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In the next forty-five minutes, she completed the application documents, ran the borrower’s credit and calculated the applicant’s debt-to-income ratios. After checking the incoming fax machine, Skye pulled off the bank statements that had been sent in and began to complete the necessary paperwork which would, hopefully, culminate in a complete file being turned in. She immediately recognized that the client had good credit, standardized pay stubs and bank statements which showed a substantial amount of assets, along with an acceptable amount of seasoning. There had been no large deposits, no unexplainable spikes or dips in the balances shown during the most recent months.
Skye breathed an audible sigh of relief as she acknowledged that the client qualified for more than one program. She also realized they would qualify for several of the low interest rate loans which they, as a first-time home buyer, would also benefit from. The phone rang again.
Skye picked it up after only two rings. “Skye Thompson, Bankfor Residential Lending,” she said quickly, poised to reach for another application.
“Girl, how are you doing?”
The voice caught Skye off guard for a quick moment, then the familiar tone was recognized. They’d been best friends forever, starting with a double Dutch contest in the third grade. After challenging one another, they’d tied the contest in knots and became best friends from that day on. Even after Skye’s family had moved from New York to Atlanta, the friendship had continued.
Nita, as she’d been called since she turned sixteen, did not wait for an answer and continued speaking. “I know you’re busy, girl, but I had to call you. My crazed husband has just decreed an edict that all members of the wedding party are supposed to show up here on Friday of next week. Don’ ask me what he’s up to. I just know that it will entail me cooking my butt off. I don’t know why I married him. On second thought, yes I do,” she said, then laughed deeply.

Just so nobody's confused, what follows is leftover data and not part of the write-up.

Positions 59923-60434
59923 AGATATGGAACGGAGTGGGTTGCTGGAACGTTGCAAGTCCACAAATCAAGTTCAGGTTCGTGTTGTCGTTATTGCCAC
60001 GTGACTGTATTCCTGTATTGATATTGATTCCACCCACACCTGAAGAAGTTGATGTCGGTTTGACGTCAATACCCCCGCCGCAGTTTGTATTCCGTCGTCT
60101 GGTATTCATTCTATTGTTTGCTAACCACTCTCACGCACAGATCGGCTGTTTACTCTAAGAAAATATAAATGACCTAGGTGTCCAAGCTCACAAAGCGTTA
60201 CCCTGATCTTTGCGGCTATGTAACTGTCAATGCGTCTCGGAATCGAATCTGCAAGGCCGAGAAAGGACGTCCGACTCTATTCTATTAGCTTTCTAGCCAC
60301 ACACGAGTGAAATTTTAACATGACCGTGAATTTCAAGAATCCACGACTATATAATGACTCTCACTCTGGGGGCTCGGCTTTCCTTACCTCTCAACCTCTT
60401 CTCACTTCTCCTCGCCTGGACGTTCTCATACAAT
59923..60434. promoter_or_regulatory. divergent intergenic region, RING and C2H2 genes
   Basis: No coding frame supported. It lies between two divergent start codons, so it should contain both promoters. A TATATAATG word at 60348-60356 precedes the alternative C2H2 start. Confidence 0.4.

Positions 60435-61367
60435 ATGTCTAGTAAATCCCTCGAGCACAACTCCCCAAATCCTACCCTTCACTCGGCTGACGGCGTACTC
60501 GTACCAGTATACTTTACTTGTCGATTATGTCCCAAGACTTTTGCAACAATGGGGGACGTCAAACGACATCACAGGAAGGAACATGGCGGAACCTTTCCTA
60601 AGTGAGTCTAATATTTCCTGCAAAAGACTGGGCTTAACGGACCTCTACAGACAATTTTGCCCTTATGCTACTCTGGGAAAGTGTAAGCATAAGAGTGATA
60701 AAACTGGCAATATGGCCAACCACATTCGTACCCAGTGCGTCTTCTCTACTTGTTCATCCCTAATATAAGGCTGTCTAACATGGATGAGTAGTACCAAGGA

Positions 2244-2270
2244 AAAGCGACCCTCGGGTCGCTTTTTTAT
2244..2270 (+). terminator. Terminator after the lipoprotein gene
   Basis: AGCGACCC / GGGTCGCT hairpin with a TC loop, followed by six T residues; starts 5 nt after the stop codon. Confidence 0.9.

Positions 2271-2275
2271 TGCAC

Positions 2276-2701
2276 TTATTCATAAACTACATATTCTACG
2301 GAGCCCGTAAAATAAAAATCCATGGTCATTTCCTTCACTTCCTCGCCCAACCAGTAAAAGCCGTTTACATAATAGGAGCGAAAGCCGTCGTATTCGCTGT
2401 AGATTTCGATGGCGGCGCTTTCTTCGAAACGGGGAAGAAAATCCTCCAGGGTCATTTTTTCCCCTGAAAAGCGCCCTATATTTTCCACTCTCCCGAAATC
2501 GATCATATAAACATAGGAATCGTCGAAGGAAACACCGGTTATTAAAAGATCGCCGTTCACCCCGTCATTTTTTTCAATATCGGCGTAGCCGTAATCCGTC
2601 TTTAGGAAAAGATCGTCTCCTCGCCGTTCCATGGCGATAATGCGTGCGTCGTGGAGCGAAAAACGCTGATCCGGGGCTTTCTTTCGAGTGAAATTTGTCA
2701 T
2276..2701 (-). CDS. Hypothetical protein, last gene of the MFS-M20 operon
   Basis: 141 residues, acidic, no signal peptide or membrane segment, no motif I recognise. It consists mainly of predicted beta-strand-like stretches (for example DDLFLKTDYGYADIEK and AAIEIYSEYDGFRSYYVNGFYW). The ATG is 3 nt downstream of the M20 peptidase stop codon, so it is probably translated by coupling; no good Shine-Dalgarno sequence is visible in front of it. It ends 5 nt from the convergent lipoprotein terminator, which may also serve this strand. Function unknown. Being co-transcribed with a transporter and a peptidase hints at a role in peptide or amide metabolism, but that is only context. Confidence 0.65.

Skye joined her, their voices mingling, as the meaning behind the unspoken washed over them both. The joke worked in more ways than one as there had been many occasions when Nita had referred to Branch as a very skilled lover. She claimed he made all others before him look like amateurs. It didn’t hurt that he was also her soul mate.
Skye had been Nita’s only bridesmaid, with her older sister, Monica, serving as the maid of honor. Skye’s memory of the day only two months earlier, when Nita and Branch had pledged their love for one another in a beautiful ceremony, was still fresh. The small church had been filled with family and friends from both sides of the couple.
It would have been difficult to imagine anyone in the wedding party being happier for Nita than Skye. Marriage was something they’d both talked about, dreamed about and fantasized about all throughout their years of growing up. Many times, they’d even discussed planning a double wedding. When Nita announced her engagement to Branch, Skye’s happiness for her was bittersweet with the knowledge that she would not be joining her best friend as she walked down the aisle as a bride. It took a minute, then Skye realized that she was genuinely happy for Nita. Her time would come. She was sure of it though she couldn’t put her finger on who, what, when and where.
“I’m up to my ears in work, girl, but you know I’ll be there. Should I bring anything? And just what is the occasion this time?” Skye asked, laughter in her voice. She knew that neither Nita or Branch really needed an excuse for a gathering. They both loved people, including friends and relatives, as much as they loved one another.
“Don’t ask. And, no, you don’t have to bring anything. Just try and get here by next Friday evening— say about seven or seven-thirty. I think Branch felt badly about a couple of his friends not being able to attend the wedding so he’s doing the catch-up thing with the photos. They just came back from the photographer,” Nita added.
“Oh, I can’t wait to see them. How’d they come out?” Skye asked, her breath coming in a rush from the excitement she felt. It would be the first time she would get to see the new home in Fort Lauderdale that Branch and Nita had purchased. They’d moved in only two weeks after the wedding ceremony.
Her mind was also still concentrating on figuring out what pieces of information might be missing from the file she was putting together. Daniel Drake, the branch manager, always seemed to find something she hadn’t thought of which would be necessary before a file was acceptable for submission.